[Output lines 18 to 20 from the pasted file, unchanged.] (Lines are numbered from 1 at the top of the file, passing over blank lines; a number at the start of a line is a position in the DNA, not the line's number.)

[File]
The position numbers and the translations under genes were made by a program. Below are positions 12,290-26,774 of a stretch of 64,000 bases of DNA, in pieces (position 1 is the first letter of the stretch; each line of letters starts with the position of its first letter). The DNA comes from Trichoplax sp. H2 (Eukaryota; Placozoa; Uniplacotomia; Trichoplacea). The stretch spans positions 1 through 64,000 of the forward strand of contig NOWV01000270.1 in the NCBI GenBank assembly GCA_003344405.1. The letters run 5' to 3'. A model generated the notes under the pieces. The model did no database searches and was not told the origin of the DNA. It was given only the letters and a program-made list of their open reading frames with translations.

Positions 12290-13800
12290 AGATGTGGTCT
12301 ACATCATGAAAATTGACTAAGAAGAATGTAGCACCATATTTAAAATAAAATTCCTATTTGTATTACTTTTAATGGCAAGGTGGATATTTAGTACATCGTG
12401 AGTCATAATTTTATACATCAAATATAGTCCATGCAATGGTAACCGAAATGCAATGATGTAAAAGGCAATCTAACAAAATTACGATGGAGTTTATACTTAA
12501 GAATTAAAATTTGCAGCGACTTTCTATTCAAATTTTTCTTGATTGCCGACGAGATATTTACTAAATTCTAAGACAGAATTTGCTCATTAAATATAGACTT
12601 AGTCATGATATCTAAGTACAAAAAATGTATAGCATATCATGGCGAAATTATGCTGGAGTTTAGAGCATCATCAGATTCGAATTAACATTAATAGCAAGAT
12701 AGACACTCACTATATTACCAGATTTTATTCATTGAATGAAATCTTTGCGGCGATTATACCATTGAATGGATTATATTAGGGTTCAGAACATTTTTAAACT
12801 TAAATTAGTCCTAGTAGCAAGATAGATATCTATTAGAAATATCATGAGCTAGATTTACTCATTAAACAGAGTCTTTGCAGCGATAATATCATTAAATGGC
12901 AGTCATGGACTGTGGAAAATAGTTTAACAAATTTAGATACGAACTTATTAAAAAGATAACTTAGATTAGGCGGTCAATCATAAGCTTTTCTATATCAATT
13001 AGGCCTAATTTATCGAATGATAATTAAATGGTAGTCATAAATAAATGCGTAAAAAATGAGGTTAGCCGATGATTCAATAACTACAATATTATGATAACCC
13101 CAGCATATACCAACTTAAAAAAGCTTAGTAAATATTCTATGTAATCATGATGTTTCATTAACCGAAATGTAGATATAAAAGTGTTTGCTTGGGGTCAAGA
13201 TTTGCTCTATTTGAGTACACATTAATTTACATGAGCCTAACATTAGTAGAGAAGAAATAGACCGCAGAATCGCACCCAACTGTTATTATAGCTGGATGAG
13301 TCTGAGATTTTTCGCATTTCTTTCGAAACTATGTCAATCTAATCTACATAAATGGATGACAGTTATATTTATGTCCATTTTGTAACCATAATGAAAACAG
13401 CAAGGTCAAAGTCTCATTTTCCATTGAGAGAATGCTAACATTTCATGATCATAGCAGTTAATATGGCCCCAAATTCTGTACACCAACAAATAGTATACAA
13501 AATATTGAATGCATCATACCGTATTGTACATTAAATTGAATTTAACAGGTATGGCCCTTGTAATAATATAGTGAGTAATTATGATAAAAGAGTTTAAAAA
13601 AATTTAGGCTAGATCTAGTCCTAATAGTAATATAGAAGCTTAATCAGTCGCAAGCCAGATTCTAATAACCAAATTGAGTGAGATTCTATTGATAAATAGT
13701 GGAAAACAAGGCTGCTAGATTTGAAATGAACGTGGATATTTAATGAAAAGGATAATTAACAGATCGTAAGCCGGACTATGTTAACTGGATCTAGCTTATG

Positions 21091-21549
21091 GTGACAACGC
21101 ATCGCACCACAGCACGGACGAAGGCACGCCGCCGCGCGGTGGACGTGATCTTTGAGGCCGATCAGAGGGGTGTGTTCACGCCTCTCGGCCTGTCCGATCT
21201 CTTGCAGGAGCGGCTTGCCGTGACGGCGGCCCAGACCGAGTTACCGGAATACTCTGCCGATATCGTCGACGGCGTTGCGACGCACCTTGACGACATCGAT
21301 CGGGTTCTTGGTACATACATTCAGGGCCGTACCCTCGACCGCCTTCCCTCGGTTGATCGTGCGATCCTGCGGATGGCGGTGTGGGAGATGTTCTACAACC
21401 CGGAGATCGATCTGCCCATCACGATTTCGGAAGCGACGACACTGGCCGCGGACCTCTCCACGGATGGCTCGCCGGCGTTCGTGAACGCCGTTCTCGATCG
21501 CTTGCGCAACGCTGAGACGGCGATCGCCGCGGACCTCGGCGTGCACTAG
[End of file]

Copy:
13701 GGAAAACAAGGCTGCTAGATTTGAAATGAACGTGGATATTTAATGAAAAGGATAATTAACAGATCGTAAGCCGGACTATGTTAACTGGATCTAGCTTATG

Positions 21091-21549
21091 GTGACAACGC